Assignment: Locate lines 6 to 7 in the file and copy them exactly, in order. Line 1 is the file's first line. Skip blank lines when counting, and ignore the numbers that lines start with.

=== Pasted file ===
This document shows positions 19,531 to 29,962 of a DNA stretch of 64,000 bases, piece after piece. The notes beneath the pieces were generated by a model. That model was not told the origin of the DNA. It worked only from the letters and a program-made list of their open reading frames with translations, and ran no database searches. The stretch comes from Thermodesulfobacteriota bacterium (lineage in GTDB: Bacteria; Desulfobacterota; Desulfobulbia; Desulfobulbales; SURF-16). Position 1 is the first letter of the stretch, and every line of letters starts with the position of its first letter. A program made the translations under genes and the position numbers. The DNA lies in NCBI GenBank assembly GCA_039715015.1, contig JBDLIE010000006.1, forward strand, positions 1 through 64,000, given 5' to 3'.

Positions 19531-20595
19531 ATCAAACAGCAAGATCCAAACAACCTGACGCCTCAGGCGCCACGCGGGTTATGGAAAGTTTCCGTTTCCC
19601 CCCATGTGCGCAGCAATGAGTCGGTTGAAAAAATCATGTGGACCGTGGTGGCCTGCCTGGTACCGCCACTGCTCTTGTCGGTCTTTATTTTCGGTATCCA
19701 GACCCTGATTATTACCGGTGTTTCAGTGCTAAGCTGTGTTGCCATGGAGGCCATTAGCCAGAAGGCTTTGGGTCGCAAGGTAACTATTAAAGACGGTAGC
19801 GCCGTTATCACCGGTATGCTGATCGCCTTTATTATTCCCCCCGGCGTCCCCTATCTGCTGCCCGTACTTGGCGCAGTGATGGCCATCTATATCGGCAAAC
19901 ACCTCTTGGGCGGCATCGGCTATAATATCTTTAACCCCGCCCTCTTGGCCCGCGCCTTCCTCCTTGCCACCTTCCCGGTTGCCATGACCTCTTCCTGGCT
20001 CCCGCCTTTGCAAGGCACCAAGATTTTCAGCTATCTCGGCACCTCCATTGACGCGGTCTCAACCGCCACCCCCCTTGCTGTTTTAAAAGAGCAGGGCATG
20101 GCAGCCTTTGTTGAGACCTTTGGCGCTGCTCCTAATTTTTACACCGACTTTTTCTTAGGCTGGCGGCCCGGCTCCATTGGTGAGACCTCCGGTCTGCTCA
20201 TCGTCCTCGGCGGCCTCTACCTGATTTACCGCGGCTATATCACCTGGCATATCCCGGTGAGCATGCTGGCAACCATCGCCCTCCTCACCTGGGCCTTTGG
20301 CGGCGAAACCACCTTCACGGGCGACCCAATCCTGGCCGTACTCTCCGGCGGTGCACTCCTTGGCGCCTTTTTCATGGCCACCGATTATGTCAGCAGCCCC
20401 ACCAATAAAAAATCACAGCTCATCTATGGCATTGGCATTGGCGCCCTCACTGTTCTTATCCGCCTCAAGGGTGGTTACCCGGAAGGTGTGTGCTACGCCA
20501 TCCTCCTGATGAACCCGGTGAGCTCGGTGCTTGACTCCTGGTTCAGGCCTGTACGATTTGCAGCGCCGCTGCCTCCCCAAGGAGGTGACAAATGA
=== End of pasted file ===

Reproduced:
19801 GCCGTTATCACCGGTATGCTGATCGCCTTTATTATTCCCCCCGGCGTCCCCTATCTGCTGCCCGTACTTGGCGCAGTGATGGCCATCTATATCGGCAAAC
19901 ACCTCTTGGGCGGCATCGGCTATAATATCTTTAACCCCGCCCTCTTGGCCCGCGCCTTCCTCCTTGCCACCTTCCCGGTTGCCATGACCTCTTCCTGGCT